I didn't become a CPA to get hugs, but Tom Hood, the CEO of the Maryland Association of CPAs, won't stop talking about how we all need to spoon while listening to James Taylor. For instance, Hood says: The key to unlocking value for firms is soft skills. Sorry, but no. Tom Hood is the […]
Adrienne, who is hidden away in an undisclosed location (read: Boston) was tipped off last night with the following and forwarded it on to me:
Rumor has it that PWC rescinded offers for September 2011 hires. I went to GC to read the inside scoop but didn’t see anything. Maybe this is a totally false rumor or a lead….
Answer: Totally false rumor.
Yes, believe it or not, we happily debunk rumors around here when possible. Of course this can only occur when people with the means to help us discredit the rumors are cooperative. We spoke to someone in the know at PwC who informed us that not only is this rumor false, P. Dubs is asking some of their new advisory hires to start in July because there is so much work. Now, it’s possible that there are a few isolated incidents where someone’s name shows up in the police blotter and an offer may get pulled but our source says there haven’t been any reports of those and definitely nothing “systemic.”
Of course if you’ve got evidence to the contrary, we’d welcome you to get in touch with us and good luck to those who choose to end their summers/lives two months early.
Last week we went through the painful ritual of listing out the accounting firms blessed with a spot on Fortune’s 100 Best Places to Work. All the usual suspects made an appearance but ultimately a regional firm, Plante & Moran, took the highest spot among accounting firms (but they didn’t get to ring the closing bell, did they?).
None of this is of interest to you and frankly we’ve had about all we can stand when it comes to these lists but Adrienne pointed us to this post by Laura Vanderkam that takes the debunking to an intricate level, starting with something that we all know, that most of these lists are opted into by the companies HR or Marketing Departments (emphasis ours):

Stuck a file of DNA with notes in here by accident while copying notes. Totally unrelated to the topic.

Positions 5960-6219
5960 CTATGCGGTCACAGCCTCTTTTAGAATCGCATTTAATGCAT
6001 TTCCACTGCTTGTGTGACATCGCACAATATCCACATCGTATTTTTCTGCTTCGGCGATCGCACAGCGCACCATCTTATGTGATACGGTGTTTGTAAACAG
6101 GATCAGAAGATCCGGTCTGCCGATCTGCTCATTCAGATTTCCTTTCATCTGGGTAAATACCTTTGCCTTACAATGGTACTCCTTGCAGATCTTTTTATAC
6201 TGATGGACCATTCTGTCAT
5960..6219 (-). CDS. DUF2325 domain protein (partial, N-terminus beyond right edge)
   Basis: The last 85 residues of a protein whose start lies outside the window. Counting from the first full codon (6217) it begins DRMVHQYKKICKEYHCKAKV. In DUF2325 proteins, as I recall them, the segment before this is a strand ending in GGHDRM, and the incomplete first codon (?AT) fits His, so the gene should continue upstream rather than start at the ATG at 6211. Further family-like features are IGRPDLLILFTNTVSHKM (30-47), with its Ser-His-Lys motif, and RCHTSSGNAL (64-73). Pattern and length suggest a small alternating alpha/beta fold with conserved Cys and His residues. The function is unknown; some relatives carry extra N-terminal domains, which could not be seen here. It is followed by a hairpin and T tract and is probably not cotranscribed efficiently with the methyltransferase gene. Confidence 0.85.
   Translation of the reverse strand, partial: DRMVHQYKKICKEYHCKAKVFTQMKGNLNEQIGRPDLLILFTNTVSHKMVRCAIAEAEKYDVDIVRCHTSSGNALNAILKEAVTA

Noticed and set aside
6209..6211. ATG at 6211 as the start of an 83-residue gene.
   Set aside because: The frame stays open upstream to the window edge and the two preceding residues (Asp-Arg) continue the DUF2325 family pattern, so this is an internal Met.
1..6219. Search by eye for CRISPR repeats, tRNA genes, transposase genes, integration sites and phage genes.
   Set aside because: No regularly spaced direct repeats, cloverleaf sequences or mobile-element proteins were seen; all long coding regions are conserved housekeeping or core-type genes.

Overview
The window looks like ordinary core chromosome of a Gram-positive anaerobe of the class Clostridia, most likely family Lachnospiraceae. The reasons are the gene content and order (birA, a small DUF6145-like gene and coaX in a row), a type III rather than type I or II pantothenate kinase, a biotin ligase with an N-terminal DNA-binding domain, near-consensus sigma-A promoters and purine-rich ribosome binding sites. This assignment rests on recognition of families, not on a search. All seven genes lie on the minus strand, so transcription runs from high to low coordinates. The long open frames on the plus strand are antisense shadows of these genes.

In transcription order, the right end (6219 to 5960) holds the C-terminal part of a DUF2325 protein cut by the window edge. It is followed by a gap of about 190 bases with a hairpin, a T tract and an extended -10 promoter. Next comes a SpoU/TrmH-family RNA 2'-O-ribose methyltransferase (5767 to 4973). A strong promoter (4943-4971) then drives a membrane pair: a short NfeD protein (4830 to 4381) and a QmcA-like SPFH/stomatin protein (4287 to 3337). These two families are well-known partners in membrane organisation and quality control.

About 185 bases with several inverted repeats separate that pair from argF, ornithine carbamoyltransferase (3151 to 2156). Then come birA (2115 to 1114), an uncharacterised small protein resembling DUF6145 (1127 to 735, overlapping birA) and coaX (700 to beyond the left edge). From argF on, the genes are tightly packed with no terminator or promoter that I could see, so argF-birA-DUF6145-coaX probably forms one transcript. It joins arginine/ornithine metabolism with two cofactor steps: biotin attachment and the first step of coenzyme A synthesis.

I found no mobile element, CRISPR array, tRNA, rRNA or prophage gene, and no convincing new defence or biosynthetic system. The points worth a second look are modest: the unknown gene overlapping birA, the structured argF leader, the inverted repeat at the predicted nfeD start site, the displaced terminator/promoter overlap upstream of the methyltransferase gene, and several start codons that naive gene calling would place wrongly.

To be eligible for a list, you have to fill out whatever paperwork the tabulators require […] This means that not only do you have to be a great place to work, you have to be a company where management cares about being listed in magazines as a great place to work. Only 311 organizations bothered this year, out of thousands of employers in the US. So if you went through the whole process, your odds were pretty good. But that doesn’t means that the 311 employers that did try are better than the thousands that didn’t.
Our resident math genius is on vacay but if you do some rough calcs, your chances are, what, 1 in 3? Decent odds. Then, comes the strange phenomenon of where these companies fall and why:
[I]t’s strange that a magazine with such great reporters as Fortune relies on such a flimsy methodology for creating their rankings. If you believe this list, then Americans prefer to work at Nugget Market (a 9-store supermarket chain) than at McKinsey, at Google vs. Facebook even though some headline-making defections would point otherwise, and we should want to work at Aeropostale because, as one young employee put it “Where else can you talk to the boss over pizza?” (Um, where can’t you?)
Less than two weeks ago, we shared with you the latest results from Grant Thornton’s National CFO Survey.
What we learned is what we already knew, which is that the job market sucks and will continue sucking if we are to believe the 516 CFOs surveyed from October 5th to October 15th: